KANSAS CITY, Mo. — Internet behemoth Google may build a $600 million high-tech data center in the Northland.
Port KC approved a bond Monday in that amount to fund the first phase of the project.
There isn’t a defined time frame yet for the project, which would be located in the new North Arlington Business Park.
“This is a win-win scenario that will help KC move forward for many years to come,” Kansas City, Missouri, City Councilmember Dan Fowler said in a release. “The City had the foresight to invest in N. Arlington infrastructure, and now it’s paying off.”
Fowler, who also serves as a Port KC Commissioner, confirmed Monday that “Google is in talks with Hunt Midwest to build a global data center in the Northland.”
The preliminary site development plan calls for six phases. Port KC has given preliminary authorization for another $25 billion in future bonding to advance the project.
Google also confirmed Monday that it was considering an expansion into Kansas City.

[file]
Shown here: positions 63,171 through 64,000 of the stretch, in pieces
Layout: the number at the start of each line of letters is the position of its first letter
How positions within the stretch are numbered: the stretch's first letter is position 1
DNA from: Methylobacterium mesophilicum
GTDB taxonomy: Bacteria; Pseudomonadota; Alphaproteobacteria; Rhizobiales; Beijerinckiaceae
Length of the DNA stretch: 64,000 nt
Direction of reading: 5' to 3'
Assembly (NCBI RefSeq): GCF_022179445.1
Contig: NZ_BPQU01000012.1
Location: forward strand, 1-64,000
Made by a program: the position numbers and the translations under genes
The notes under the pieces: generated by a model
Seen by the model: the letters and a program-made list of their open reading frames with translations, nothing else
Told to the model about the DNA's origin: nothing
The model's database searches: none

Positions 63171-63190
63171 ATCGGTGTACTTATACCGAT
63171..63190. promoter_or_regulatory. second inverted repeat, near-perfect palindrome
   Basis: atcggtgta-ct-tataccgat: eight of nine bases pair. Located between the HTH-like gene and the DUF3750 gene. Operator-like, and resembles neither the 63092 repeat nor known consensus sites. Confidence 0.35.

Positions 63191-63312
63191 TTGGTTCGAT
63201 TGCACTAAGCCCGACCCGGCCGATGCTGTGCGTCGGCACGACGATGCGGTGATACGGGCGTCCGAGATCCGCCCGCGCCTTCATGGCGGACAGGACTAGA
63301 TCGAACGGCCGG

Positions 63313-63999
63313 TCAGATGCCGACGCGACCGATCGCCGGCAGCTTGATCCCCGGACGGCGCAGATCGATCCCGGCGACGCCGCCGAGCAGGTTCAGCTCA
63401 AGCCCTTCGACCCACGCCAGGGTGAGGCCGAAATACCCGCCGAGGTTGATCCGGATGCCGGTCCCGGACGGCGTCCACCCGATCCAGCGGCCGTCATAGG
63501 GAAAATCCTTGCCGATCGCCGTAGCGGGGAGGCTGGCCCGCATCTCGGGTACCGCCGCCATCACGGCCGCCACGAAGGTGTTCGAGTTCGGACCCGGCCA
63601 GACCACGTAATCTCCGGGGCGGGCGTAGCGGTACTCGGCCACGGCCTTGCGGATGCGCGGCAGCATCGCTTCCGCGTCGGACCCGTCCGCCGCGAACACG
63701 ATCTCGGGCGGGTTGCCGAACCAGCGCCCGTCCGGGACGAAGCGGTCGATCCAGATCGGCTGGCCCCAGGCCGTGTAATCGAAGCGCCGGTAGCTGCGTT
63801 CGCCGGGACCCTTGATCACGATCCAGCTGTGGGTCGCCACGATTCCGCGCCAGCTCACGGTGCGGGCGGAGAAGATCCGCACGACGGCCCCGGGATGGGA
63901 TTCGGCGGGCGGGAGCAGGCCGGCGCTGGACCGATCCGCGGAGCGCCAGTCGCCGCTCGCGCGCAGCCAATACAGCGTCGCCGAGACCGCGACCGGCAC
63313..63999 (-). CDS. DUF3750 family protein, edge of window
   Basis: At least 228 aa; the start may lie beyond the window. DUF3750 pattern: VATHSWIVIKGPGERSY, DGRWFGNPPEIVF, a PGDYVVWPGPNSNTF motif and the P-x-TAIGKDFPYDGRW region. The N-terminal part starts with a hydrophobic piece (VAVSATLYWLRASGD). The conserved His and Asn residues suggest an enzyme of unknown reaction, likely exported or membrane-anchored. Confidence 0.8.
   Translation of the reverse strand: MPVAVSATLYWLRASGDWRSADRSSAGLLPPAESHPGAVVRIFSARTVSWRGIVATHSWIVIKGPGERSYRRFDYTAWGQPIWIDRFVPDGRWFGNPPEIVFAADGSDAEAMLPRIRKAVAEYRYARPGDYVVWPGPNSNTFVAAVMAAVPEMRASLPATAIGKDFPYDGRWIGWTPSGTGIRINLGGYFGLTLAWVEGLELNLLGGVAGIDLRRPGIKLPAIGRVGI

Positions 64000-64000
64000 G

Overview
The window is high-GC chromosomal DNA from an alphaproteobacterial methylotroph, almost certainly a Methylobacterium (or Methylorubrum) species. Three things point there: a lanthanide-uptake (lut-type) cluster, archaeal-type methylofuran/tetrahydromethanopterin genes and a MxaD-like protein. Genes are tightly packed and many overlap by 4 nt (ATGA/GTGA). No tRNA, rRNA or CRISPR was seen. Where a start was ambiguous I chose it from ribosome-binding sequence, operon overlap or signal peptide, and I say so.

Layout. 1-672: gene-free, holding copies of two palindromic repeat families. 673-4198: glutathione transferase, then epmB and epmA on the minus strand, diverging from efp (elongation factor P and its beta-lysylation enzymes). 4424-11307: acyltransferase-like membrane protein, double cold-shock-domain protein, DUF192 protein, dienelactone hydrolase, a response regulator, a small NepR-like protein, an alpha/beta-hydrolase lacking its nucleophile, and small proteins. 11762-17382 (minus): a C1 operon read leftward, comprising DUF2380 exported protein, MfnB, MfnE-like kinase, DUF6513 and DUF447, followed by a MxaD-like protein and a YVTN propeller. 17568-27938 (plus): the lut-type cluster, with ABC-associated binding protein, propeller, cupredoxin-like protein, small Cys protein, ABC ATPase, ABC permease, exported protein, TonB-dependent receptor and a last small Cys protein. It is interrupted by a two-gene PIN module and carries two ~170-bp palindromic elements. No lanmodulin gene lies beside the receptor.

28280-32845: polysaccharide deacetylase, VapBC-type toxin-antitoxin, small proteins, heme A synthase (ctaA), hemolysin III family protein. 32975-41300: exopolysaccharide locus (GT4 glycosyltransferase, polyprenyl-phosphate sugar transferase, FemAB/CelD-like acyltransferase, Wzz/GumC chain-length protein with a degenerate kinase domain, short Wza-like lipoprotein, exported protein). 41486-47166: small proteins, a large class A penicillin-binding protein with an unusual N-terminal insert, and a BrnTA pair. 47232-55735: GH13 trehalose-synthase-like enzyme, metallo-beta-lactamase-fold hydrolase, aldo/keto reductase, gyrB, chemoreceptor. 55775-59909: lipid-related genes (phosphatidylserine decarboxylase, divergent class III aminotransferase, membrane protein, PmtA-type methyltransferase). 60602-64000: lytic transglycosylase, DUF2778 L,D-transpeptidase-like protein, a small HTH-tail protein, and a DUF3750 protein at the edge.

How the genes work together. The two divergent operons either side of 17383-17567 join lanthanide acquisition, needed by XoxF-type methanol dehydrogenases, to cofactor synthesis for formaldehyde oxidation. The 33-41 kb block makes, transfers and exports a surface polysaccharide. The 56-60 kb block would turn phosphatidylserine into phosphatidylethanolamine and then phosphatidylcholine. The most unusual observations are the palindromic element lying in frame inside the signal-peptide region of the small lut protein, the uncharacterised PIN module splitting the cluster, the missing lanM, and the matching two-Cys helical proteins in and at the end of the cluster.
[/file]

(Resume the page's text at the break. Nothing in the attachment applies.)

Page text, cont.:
“Google is considering acquiring property in Kansas City, MO, and while we do not have a confirmed timeline for development of the site, we want to ensure that we have the option to further grow should our business demand it,” Google’s Head of Data Center Public Policy and Community Development Andrew Silvestri said in a statement from the company.
Google isn’t prepared to commit to building any phases at this time, but the first phase, if the company pushes ahead, is expected to create at least 30 full-time jobs and generate hundreds of construction jobs.
“Google may be the first tenant in N. Arlington, but it also will be a major catalyst,” Fowler said. “Multiple other tech and related businesses will cluster there, bringing even more jobs to our area.”
Fowler acknowledged there has been criticism of the new business park, but said the city’s investment in infrastructure improvements were key in bringing Google close to the proposed agreement.
Under the terms of the proposal, Google wound finance the project, but Port KC would hold the title and lease the property to Google, which would avoid property and sales taxes thanks to Port KC’s tax-exempt status.
Google would pay annual port fees in lieu of taxes, which would be distributed to the North Kansas City School District, the city of Kansas City and Clay County.
Additional fees paid by Google to Port KC would help transform the 415-acre site of the former mill for AK Steel into an inland intermodal port along the Missouri River.